Hebrews 1:13 Commentary

11 Nov

In Hebrews 1:5 we see Jesus is superior to the angels in His Unique Sonship. In verse 6 we see Jesus is superior to the angels in the Worship He Receives. In verses 7-9 we see Jesus is superior to the angels in His Righteous Reign. In verses 10-12 we see Jesus is superior to the angels in His Steadfast Power. And finally in verse 13 we read this . . .

13 And to which of the angels has he ever said,

     “Sit at my right hand

until I make your enemies a footstool for your feet”?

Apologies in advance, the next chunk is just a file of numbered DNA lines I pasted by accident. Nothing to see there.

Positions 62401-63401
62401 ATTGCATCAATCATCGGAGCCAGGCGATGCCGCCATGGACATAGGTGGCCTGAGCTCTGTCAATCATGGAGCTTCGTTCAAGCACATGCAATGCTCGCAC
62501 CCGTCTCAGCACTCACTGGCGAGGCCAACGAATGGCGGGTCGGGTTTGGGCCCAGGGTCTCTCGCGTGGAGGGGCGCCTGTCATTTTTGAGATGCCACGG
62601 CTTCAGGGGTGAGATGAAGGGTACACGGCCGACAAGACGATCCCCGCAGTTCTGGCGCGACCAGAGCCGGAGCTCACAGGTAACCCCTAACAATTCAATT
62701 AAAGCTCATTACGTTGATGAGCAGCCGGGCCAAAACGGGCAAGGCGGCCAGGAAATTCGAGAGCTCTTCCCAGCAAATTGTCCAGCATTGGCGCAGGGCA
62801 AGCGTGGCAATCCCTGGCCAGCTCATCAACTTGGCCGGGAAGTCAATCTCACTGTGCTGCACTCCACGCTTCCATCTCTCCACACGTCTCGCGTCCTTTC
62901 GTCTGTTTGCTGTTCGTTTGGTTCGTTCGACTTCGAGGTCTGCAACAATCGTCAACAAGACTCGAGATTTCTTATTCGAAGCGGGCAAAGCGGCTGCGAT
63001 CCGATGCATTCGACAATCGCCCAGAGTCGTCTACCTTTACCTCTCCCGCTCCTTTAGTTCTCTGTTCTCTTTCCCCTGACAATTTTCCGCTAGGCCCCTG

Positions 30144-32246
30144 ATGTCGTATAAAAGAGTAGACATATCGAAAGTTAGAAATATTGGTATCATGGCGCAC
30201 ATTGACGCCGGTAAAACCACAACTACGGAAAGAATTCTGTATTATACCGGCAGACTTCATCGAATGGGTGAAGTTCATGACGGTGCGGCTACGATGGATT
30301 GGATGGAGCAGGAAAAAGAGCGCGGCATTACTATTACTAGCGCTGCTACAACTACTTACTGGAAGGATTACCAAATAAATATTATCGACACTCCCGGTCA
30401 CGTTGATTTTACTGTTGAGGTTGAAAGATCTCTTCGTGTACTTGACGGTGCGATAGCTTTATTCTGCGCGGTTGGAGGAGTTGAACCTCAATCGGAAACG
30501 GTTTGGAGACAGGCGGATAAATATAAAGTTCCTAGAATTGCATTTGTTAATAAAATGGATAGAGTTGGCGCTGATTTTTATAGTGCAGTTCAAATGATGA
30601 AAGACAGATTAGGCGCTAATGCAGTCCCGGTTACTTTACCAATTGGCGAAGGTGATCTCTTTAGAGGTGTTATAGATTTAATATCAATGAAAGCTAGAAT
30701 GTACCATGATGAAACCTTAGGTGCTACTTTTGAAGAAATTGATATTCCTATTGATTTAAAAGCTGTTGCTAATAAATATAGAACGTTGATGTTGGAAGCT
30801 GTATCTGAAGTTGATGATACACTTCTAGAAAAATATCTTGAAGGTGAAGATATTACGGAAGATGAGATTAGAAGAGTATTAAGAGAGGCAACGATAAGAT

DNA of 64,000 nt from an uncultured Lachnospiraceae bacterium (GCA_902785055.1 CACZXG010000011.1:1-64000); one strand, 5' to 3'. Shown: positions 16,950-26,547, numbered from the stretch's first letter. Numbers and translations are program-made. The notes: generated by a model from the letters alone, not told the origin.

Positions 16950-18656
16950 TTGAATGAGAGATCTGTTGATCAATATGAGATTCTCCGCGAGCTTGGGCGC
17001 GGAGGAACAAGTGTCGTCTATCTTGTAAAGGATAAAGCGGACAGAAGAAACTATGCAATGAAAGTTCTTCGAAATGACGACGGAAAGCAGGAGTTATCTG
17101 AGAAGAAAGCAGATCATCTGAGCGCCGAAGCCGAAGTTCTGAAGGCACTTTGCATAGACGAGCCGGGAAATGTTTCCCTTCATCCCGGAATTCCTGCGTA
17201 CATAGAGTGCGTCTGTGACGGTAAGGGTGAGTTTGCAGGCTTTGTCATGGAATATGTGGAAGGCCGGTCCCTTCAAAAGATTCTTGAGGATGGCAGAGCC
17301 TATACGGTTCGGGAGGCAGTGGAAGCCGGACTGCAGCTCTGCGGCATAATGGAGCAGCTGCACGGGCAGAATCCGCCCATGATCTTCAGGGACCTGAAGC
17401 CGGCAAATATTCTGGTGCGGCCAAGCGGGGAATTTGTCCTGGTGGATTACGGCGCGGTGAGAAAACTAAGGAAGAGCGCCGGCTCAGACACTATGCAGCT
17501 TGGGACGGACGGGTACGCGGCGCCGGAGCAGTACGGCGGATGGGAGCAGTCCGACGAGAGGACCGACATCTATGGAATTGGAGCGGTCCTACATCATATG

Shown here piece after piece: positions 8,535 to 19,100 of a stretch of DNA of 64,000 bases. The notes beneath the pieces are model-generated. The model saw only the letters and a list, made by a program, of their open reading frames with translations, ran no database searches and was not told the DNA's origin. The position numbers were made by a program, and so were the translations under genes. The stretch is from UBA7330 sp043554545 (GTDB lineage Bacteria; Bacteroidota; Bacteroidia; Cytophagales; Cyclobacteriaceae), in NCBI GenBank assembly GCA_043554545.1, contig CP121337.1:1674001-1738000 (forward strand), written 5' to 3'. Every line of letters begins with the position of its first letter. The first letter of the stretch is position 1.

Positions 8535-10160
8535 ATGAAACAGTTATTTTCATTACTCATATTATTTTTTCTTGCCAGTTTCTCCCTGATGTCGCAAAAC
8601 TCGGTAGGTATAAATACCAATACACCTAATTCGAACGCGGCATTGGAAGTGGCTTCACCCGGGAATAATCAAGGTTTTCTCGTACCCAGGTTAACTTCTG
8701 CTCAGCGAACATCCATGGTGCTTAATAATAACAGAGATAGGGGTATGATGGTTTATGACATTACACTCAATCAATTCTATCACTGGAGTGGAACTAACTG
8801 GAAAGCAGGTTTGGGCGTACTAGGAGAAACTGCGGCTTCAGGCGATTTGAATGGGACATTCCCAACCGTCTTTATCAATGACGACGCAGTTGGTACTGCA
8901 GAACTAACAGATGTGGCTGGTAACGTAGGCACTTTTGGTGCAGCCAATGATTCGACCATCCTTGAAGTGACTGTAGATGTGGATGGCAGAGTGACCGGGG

The seventh quotation brings us full circle. In v. 5 and verse 13 we have the phrase, “To which of the angels did he say?” The assumed answer is “none.” None of the angels received the praise and worship deserved by the Son alone. The writer of Hebrews quotes Psalm 110 here. This is one of the most important Old Testament quotations in the New Testament. It is viewed by New Testament authors as positive proof that Jesus is Lord and God (the first part of the verse says, “The Lord said to my Lord, ‘sit at my right hand . . .’” I think there are two reasons the New Testament writers latched onto Psalm 110 so strongly. First, it is a psalm that Jesus applied to himself. In Matthew 22:44, Mark 12:36 and Luke 20:42 we see three accounts of the same story where Jesus defends the truth that He is Son of God by appealing to Psalm 110. Thus this psalm was important to the early church because it was a key verse Jesus used to defend His Sonship and if it was good enough for Jesus, it was good enough for the church. But a second reason for referring to this psalm so often in the New Testament may be that the New Testament puts a great emphasis on Jesus’ present and eternal reign with God. We tend to put the focus on Jesus’ death on the cross and on our salvation. This is good and right. But along with it, if we are going to be biblically faithful, we must also emphasize the resurrection, ascension and reign of Christ, both the present and future reign. One of the great messages of the New Testament is “Christ has been exalted as Lord!” therefore, we have hope. Christ is the true Lord of the world, not the wicked Roman Emperors. This truth would have been important to the early church living under the uncertainty of the Roman Empire and living in a time which could sometimes seem very hopeless. As we see the wickedness and hopelessness seemingly growing in our times perhaps we can see how the book of Hebrews relates to us.

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